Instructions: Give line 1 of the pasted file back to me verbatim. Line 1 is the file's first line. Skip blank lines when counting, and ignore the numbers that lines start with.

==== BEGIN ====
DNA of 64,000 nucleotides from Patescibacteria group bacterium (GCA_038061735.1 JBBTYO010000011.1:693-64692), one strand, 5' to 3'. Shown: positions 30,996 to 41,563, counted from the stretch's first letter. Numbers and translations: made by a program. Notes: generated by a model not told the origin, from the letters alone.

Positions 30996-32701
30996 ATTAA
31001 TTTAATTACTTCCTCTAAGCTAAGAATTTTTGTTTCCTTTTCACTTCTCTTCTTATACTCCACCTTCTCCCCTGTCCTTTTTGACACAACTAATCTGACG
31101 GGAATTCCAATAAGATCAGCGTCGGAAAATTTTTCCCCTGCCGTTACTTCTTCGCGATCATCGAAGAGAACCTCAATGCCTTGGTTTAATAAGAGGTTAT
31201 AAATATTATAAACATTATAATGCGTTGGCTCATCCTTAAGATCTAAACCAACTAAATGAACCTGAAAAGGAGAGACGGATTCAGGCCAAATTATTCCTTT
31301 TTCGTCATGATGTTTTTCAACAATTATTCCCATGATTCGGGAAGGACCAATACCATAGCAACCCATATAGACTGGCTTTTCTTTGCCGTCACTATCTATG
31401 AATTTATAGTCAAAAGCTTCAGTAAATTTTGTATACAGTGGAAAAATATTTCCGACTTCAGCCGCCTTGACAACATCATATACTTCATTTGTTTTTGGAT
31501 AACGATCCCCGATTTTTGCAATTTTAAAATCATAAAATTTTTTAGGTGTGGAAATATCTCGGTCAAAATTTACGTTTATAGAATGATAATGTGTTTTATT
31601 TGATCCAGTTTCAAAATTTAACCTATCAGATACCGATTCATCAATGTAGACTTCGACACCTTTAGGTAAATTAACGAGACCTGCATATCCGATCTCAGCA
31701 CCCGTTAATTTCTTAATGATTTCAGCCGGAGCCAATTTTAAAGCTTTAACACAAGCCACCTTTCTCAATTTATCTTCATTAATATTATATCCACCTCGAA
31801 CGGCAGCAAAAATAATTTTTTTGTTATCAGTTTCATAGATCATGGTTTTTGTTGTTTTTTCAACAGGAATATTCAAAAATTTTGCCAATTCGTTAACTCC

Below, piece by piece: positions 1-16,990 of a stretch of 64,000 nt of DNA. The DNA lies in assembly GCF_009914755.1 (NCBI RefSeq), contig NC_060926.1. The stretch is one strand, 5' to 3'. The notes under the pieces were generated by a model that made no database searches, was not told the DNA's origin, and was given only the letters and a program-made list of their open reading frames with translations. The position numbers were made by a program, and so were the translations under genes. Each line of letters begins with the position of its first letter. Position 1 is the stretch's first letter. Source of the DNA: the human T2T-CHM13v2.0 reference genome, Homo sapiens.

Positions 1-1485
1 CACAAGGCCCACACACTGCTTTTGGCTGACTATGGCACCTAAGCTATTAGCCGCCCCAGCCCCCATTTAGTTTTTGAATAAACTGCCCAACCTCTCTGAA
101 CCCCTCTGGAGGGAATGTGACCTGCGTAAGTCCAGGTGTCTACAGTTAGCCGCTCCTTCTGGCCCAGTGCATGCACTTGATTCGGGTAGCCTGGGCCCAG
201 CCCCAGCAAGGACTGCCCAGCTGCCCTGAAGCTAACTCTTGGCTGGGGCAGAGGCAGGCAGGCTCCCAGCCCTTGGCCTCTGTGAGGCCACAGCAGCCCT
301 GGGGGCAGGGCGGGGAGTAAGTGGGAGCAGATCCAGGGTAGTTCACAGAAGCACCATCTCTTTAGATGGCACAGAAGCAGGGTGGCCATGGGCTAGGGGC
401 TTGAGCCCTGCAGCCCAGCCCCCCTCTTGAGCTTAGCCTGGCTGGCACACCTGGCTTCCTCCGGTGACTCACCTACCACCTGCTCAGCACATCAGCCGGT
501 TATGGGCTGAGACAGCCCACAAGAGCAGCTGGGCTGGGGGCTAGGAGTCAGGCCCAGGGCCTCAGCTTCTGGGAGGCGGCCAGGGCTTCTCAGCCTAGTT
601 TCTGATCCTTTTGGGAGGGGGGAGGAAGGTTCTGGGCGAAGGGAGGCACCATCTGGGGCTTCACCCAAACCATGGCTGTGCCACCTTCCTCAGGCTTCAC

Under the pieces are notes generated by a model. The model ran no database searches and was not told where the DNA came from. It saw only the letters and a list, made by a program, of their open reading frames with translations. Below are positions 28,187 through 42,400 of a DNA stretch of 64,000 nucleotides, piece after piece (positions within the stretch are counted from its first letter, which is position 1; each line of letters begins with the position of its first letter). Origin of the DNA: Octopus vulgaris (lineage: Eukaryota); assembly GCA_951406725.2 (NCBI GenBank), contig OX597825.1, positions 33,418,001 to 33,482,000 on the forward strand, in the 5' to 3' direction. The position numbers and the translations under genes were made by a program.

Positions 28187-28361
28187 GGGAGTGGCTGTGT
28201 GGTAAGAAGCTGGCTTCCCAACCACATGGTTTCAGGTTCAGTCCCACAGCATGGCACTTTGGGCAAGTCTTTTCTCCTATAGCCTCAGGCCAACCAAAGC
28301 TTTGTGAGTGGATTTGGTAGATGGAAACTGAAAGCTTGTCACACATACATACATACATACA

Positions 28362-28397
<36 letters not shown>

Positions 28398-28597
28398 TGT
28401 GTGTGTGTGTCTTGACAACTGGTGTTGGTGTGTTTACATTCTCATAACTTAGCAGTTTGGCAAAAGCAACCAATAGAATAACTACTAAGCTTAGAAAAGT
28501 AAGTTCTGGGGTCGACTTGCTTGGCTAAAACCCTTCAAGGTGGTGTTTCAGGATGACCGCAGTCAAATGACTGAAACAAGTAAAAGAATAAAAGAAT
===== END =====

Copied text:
DNA of 64,000 nucleotides from Patescibacteria group bacterium (GCA_038061735.1 JBBTYO010000011.1:693-64692), one strand, 5' to 3'. Shown: positions 30,996 to 41,563, counted from the stretch's first letter. Numbers and translations: made by a program. Notes: generated by a model not told the origin, from the letters alone.